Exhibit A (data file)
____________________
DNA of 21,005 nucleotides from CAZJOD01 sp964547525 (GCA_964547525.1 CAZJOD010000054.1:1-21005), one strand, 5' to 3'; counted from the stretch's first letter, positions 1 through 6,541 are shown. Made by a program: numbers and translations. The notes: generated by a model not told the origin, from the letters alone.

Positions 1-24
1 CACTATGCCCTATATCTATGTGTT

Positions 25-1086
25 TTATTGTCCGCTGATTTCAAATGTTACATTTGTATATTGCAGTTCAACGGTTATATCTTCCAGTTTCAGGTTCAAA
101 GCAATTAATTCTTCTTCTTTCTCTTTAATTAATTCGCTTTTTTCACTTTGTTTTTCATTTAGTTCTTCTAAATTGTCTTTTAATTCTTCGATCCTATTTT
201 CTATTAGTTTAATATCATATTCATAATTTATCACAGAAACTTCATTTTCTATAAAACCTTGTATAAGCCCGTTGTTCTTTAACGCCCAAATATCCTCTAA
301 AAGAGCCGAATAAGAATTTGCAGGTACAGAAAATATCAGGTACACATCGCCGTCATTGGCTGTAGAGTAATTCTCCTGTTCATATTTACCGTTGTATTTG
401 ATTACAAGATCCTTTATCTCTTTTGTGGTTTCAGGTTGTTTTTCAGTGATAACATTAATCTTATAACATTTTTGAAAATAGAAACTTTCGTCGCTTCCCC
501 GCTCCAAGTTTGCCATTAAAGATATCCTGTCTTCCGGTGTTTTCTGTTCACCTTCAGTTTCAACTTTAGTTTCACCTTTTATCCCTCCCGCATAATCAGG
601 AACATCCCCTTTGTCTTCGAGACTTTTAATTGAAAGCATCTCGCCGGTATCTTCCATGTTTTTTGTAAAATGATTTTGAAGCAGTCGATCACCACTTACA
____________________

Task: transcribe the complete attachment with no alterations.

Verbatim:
DNA of 21,005 nucleotides from CAZJOD01 sp964547525 (GCA_964547525.1 CAZJOD010000054.1:1-21005), one strand, 5' to 3'; counted from the stretch's first letter, positions 1 through 6,541 are shown. Made by a program: numbers and translations. The notes: generated by a model not told the origin, from the letters alone.

Positions 1-24
1 CACTATGCCCTATATCTATGTGTT

Positions 25-1086
25 TTATTGTCCGCTGATTTCAAATGTTACATTTGTATATTGCAGTTCAACGGTTATATCTTCCAGTTTCAGGTTCAAA
101 GCAATTAATTCTTCTTCTTTCTCTTTAATTAATTCGCTTTTTTCACTTTGTTTTTCATTTAGTTCTTCTAAATTGTCTTTTAATTCTTCGATCCTATTTT
201 CTATTAGTTTAATATCATATTCATAATTTATCACAGAAACTTCATTTTCTATAAAACCTTGTATAAGCCCGTTGTTCTTTAACGCCCAAATATCCTCTAA
301 AAGAGCCGAATAAGAATTTGCAGGTACAGAAAATATCAGGTACACATCGCCGTCATTGGCTGTAGAGTAATTCTCCTGTTCATATTTACCGTTGTATTTG
401 ATTACAAGATCCTTTATCTCTTTTGTGGTTTCAGGTTGTTTTTCAGTGATAACATTAATCTTATAACATTTTTGAAAATAGAAACTTTCGTCGCTTCCCC
501 GCTCCAAGTTTGCCATTAAAGATATCCTGTCTTCCGGTGTTTTCTGTTCACCTTCAGTTTCAACTTTAGTTTCACCTTTTATCCCTCCCGCATAATCAGG
601 AACATCCCCTTTGTCTTCGAGACTTTTAATTGAAAGCATCTCGCCGGTATCTTCCATGTTTTTTGTAAAATGATTTTGAAGCAGTCGATCACCACTTACA